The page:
Update: Prime Minister Narendra Modi on Thursday unveiled the pilot launch of e-NAM -- the e-trading platform for the National Agriculture Market. Starting April 14, 21 mandis from 8 States have joined e-NAM.
Speaking at the launch, the prime minister called for a change in the sector according to global requirements to make the agri products more profitable. He said this initiative will usher in transparency which will greatly benefit the farmers.
India's farm commodities such as cereals, grains, vegetable and fruits may soon be available to bulk sellers and buyers online. The launch of the National Agriculture Market (NAM) initiative will help the country establish its first unified online marketplace for farm produce.
"On April 14, on the 125 birth anniversary of BR Ambedkar, Prime Minister Narendra Modi will launch the e-trading platform â€” NAM â€” which proposes to integrate 585 regulated wholesale market or agriculture produce market committees ( APMCs) under one electronic platform," Agriculture Minister Radha Mohan Singh said on Wednesday, as reported by the Economic Times.
The introduction of an electronic platform on Thursday is reported to integrate 21 regulated markets (or mandis) in eight states on a pilot project. It has also identified 12 commodities including chana (black gram), castor seed, paddy, wheat, maize, turmeric, onion, mustard, mahua flower, tamarind and shelling pea to be traded only on the e-platform henceforth, said Singh.
The eight states identified for the pilot project are Gujarat, Telangana, Rajasthan, Madhya Pradesh, Uttar Pradesh, Haryana, Jharkhand and Himachal Pradesh.
For a country where agriculture is primarily governed by state law, it could come as major shift in agri-business models.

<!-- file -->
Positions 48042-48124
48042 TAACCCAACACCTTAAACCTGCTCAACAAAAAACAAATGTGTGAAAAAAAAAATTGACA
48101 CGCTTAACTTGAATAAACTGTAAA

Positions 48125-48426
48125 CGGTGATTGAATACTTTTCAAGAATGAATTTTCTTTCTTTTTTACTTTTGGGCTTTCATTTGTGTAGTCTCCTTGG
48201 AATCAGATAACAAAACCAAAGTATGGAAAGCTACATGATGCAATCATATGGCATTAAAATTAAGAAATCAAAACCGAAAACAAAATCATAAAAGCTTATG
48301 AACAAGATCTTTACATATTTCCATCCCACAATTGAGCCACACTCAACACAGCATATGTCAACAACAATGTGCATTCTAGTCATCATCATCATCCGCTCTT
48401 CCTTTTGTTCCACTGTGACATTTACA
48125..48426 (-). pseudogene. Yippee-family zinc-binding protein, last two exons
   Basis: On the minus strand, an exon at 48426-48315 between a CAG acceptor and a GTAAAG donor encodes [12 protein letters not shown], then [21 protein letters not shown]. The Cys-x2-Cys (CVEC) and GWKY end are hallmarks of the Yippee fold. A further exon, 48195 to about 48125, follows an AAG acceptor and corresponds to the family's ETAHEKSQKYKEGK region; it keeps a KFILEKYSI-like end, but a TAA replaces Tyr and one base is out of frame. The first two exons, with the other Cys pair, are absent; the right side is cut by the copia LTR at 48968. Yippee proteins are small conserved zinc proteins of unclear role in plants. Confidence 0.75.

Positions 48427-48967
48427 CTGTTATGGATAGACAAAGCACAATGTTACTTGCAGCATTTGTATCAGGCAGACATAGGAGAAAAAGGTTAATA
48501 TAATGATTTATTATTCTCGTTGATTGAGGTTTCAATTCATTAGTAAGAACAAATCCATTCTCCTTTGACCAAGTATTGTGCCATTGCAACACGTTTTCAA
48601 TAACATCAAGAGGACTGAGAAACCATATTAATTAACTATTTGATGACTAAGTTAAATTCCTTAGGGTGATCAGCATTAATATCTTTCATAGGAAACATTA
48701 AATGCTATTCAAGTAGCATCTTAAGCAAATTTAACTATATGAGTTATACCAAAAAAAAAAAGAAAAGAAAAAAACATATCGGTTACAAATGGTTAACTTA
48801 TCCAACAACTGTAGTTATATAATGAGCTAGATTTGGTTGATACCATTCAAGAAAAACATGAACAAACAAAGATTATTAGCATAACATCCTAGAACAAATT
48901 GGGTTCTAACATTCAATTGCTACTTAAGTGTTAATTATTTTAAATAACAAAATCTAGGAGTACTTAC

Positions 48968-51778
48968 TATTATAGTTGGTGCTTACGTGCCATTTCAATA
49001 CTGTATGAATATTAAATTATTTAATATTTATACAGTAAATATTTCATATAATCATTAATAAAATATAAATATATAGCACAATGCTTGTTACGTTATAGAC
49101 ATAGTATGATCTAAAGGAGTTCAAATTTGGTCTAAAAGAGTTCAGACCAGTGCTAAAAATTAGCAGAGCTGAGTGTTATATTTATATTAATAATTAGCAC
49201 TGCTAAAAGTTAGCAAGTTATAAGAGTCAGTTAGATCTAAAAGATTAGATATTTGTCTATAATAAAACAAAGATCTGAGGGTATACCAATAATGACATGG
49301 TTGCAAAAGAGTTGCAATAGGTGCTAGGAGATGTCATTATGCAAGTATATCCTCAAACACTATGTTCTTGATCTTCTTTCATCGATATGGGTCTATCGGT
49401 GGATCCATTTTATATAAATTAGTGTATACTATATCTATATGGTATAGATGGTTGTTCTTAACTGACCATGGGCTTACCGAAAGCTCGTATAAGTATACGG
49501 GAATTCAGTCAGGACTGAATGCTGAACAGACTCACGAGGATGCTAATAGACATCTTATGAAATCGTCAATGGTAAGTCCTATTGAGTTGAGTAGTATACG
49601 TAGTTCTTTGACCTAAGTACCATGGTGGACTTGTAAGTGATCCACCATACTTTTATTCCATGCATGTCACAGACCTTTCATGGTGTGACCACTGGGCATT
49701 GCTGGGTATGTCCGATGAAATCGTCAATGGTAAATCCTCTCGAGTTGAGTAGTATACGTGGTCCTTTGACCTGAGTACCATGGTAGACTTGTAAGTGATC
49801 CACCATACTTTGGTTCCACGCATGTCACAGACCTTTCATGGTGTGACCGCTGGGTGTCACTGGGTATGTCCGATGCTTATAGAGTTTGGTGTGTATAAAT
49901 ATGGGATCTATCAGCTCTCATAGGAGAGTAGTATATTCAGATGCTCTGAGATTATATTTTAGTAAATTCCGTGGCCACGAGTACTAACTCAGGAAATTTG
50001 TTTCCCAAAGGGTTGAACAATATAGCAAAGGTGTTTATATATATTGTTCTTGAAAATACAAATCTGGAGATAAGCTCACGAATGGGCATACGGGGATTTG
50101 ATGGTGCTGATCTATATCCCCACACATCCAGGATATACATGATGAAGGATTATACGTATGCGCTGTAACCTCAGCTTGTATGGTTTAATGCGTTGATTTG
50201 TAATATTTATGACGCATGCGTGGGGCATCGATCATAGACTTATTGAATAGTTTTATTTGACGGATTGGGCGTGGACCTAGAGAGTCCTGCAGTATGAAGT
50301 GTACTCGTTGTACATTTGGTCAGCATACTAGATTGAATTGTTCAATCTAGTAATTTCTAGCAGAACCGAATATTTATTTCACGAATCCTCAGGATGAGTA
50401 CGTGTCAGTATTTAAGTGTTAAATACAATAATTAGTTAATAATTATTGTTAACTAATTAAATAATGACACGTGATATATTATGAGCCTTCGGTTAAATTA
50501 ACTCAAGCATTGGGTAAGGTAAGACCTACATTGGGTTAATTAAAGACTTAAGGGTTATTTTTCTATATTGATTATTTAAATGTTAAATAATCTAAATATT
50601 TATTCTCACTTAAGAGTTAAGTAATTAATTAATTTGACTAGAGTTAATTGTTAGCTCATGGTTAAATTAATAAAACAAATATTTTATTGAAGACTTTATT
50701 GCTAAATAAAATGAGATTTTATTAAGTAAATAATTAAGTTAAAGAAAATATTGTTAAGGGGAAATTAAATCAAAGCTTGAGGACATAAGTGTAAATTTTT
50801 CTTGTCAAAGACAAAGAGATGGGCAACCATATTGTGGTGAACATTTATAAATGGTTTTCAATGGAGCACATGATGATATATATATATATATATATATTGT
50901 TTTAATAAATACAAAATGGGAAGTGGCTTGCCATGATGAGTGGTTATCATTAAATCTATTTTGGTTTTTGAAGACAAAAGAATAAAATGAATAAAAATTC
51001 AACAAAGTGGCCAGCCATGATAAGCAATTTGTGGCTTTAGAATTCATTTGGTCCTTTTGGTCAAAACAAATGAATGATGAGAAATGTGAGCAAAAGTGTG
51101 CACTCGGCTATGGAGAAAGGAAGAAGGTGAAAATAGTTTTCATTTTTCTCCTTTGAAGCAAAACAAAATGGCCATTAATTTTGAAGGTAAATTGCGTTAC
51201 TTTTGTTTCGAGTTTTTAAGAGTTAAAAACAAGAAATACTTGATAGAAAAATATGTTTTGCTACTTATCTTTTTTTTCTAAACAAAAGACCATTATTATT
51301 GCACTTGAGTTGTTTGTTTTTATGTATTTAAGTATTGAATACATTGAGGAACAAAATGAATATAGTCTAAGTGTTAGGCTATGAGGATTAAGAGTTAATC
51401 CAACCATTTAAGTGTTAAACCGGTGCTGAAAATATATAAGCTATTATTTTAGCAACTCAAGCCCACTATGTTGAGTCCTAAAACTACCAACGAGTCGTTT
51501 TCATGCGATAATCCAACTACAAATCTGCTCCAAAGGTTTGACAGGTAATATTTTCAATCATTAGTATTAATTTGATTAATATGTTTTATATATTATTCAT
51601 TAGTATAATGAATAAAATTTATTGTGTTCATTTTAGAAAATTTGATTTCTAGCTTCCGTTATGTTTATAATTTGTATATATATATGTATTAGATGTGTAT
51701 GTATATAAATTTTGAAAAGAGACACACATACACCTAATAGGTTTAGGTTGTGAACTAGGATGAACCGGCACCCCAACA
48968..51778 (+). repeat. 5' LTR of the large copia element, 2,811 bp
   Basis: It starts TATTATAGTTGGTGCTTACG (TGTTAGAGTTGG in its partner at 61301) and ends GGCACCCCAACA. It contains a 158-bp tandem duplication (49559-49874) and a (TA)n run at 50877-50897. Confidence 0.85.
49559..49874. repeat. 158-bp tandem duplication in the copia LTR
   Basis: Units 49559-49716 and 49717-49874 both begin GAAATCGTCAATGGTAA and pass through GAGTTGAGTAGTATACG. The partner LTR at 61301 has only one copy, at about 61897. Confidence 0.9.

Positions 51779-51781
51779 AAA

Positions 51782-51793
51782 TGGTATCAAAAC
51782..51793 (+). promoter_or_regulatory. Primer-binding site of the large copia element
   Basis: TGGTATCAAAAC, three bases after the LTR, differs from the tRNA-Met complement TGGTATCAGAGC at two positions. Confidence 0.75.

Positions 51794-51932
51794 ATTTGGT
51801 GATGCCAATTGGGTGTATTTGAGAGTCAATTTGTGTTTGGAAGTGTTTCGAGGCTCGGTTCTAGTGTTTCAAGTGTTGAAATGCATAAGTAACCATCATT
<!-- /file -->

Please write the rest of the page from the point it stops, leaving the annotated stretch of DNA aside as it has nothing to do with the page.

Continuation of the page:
With more than 7,000 mandis in the country at present, according to an Indian Express report, farmers currently are bound by state level agricultural produce market committee (APMC) laws that restrict sale of produce within the regulated market yards or mandis. License traders under each mandis too are expected to operate within these limits, thus restricting the farmers' universe of buyers to just the licensed traders.
NAM is expected to be a single electronic platform that would allow farmers to sell their crops to buyers across the country. The move would facilitate buyers such as large retailers, processors and exporters to connect to any mandi using the unified platform.
This will ensure farmers get competitive returns and consumers get stable prices and steady flow of supply, said the agriculture minister. "The national e-market platform will allow transparent sale transaction and price discovery of commodities," he said.
The existence of such an online market is also expected to reduce transaction cost, provide single license valid across all markets, and maintain quality standard with provision of quality testing and single point levy of market fees.